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September 9, 2012 11:07 AM   Subscribe

Rep. Steve King (R-IA) thinks that new school lunch standards derived from the 2010 Healthy, Hunger-Free Kids Act equal rationing. His constituents' kids are "starving," says the congressman. But the HHFKA actually expanded access to school breakfast and lunch programs and improved school nutritional guidelines. Is this a nanny state, or a culture war?

Sarah Palin deliberately brought cookies to a PA school in defiance of its healthy snack guidelines. The School Lunch Project and many articles have highlighted what's actually being served in schools today.

(Formerly on the blue: school lunches one, two, three)

But is this a political fight or a cultural one? Karen LeBillon posts French school lunch menus that will make you weep. And some parents call for a return to the square, white-flour pizza slices we all remember so their kids won't complain. What does fighting improvements in school lunches say about the US relationship with food and food culture?
posted by bitter-girl.com (74 comments total) 14 users marked this as a favorite

 
The kids had better eat as healthy as possible to give the best possible return on the taxpayers' healthcare mandate dollar.

Let 'em eat tofu.
posted by ZenMasterThis at 11:12 AM on September 9, 2012 [3 favorites]


If it's Rep. Steve Kind, it's a culture war.
posted by benito.strauss at 11:17 AM on September 9, 2012 [5 favorites]


What kind of Commie wants a School Lunch Program?
posted by ChurchHatesTucker at 11:17 AM on September 9, 2012 [1 favorite]


Easy answer: if It's coming out ofSteve King's mouth it's horseshit.
posted by ghharr at 11:19 AM on September 9, 2012 [33 favorites]


Am I missing the primary link to this FPP? Where is the link to "Rep. Steve King (R-IA) thinks..."?

Not having read TFA, I will say that my school district is about to lose its ability to set its own schedule ... because it closes schools so rarely for snow days ... because so many kids in the district don't eat at all if they don't eat at school. So if Sarah Palin wants to come and give the hungry kids in my district cookies instead of actual food, then fuck her. And if this guy wants to repeal a law that gives hungry kids actual food instead of junk, then fuck him.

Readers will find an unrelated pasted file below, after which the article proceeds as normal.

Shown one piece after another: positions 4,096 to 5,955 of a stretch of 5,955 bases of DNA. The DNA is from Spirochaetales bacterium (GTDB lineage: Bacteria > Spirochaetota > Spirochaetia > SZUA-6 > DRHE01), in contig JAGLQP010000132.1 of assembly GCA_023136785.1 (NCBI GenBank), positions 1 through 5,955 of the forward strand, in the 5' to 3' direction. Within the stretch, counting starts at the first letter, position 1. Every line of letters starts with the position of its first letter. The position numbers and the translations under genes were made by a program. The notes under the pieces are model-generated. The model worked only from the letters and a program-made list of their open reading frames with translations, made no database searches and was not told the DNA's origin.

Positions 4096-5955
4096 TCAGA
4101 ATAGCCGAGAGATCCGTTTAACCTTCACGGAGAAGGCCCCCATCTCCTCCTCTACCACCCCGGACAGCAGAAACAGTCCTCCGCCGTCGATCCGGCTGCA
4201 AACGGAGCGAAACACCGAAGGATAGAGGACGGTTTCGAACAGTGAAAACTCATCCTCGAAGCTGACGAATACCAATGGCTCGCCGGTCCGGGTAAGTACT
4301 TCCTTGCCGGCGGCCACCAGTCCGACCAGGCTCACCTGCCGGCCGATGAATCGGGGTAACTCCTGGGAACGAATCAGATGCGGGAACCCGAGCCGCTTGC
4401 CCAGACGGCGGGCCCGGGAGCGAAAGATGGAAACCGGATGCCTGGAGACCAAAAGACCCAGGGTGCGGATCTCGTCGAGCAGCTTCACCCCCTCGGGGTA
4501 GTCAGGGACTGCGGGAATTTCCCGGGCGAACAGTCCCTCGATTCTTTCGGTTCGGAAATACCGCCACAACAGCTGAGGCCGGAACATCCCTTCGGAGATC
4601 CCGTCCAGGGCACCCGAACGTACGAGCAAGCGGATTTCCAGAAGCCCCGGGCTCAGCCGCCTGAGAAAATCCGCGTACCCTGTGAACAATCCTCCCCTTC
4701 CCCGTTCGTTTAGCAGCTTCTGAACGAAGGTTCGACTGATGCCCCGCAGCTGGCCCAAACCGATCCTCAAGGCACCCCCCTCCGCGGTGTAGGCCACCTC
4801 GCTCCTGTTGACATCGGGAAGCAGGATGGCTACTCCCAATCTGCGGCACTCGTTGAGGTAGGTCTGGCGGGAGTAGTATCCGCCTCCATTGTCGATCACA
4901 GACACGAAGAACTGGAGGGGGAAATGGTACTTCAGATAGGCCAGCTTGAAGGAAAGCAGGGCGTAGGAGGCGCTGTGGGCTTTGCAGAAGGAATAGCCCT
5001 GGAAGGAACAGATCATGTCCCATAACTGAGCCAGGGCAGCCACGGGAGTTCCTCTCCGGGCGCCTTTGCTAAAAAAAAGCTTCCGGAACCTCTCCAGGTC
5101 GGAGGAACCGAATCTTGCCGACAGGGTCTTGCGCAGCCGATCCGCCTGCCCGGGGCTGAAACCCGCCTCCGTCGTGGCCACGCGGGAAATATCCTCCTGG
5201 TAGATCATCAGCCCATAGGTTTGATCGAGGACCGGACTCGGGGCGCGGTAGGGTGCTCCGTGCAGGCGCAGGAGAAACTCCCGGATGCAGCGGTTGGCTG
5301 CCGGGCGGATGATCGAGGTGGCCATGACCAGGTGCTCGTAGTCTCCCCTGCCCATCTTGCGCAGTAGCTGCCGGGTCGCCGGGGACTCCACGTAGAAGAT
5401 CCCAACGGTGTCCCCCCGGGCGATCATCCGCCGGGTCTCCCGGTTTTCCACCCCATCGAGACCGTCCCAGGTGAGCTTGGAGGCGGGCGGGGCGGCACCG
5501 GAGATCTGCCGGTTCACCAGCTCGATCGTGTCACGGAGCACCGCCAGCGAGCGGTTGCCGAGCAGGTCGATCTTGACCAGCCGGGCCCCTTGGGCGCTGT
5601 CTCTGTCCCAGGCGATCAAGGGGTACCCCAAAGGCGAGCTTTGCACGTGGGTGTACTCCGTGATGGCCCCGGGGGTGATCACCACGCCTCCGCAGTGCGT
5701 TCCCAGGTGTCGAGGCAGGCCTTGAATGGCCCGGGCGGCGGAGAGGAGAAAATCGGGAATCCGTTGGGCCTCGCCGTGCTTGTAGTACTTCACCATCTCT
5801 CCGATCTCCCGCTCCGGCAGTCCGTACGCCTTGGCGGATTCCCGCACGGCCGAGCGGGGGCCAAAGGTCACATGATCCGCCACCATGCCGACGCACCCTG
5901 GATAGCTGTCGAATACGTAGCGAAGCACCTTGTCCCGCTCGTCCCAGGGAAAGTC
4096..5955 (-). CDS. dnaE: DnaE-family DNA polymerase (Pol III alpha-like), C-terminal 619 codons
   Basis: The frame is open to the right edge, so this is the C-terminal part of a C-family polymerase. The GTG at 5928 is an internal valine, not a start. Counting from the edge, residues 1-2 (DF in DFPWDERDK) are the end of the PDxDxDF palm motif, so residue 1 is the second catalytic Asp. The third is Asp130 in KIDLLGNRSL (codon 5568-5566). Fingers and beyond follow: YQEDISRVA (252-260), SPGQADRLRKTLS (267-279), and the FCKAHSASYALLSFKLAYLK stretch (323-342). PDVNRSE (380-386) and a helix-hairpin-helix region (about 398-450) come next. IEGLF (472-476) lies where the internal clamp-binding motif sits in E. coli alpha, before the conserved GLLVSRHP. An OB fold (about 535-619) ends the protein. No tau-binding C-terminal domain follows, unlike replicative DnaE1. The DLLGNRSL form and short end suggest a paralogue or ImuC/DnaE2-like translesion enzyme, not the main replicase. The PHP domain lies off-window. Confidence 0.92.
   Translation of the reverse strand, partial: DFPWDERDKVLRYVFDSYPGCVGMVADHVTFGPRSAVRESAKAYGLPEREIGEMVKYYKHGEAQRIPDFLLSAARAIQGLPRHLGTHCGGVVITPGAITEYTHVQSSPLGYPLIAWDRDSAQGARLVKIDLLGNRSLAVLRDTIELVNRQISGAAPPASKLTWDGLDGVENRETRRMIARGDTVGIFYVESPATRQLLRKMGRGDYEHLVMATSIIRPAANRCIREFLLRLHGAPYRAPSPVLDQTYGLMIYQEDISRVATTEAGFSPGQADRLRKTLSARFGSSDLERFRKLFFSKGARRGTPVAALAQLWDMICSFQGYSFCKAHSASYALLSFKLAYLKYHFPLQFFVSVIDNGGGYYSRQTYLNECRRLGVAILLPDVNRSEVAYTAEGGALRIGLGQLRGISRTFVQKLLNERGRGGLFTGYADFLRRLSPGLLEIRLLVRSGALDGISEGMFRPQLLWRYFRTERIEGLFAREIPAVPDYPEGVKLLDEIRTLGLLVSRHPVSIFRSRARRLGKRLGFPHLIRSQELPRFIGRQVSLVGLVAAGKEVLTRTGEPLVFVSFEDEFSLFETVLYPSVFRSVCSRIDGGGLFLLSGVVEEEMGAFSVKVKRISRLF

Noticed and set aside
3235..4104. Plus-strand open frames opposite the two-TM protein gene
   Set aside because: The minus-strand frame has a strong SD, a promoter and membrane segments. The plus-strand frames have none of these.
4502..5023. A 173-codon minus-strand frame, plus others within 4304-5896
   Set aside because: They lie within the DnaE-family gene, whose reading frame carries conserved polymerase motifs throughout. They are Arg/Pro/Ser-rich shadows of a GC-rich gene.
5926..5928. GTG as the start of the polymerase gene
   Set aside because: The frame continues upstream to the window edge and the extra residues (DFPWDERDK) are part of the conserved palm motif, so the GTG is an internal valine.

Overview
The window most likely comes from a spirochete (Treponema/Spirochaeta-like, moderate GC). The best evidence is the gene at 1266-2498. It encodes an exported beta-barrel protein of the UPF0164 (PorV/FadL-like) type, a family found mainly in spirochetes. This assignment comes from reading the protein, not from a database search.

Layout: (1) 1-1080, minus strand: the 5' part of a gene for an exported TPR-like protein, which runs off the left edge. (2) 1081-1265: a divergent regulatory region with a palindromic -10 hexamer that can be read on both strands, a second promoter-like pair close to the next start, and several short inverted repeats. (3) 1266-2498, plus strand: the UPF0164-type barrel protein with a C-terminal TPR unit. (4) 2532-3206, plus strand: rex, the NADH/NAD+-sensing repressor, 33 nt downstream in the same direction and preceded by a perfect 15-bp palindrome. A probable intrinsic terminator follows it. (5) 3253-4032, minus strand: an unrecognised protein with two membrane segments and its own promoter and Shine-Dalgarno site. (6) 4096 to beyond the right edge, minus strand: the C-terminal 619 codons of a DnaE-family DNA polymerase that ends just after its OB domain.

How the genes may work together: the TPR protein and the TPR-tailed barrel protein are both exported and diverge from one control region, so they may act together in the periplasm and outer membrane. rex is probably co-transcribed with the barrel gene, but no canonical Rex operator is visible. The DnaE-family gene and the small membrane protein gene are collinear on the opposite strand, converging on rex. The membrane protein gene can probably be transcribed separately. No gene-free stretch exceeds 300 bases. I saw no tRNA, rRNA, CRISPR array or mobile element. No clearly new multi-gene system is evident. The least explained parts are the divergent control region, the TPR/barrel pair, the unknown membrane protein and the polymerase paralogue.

posted by headnsouth at 11:22 AM on September 9, 2012 [8 favorites]


"Updated nutrition standards for school meals based on expert recommendations from the Institute of Medicine."

Hmmm. The Institute of Medicine.

"Established in 1970, the IOM is the health arm of the National Academy of Sciences, which was chartered under President Abraham Lincoln in 1863."

It should be a little embarrassing for the Republicans that all nannystate-ism leads back to the tyrant Lincoln. 1970 means Nixon had a hand in this too.....

Sarah Palin deliberately brought cookies to a PA school

A real patriot would have handed out booze and cigarettes and ammo.
posted by three blind mice at 11:26 AM on September 9, 2012 [13 favorites]


Thanks for this post -- this is a really tricky issue.

I teach in an urban middle school and although the vast majority of the kids get free lunches they often opt for the vending machine (which many of them can only kind of afford) instead of eating their healthy, not too terrible school lunch. The question of whether it's better to feed students healthy food they might not eat or be complicit in giving them more junk but at least ensuring that they get some food is a tricky one. Most of the snacks in the vending machine are healthy but there are Rice Krisipies Treats and what's what a lot of our students end up eating for lunch. The problem is, if we got rid of that many students would end up not eating lunch at all. It's easy to say "they'll eat if they get hungry enough" but many elementary and middle schoolers are not good at making choices and in fact will NOT eat even if they are hungry if they decide they don't like the lunch.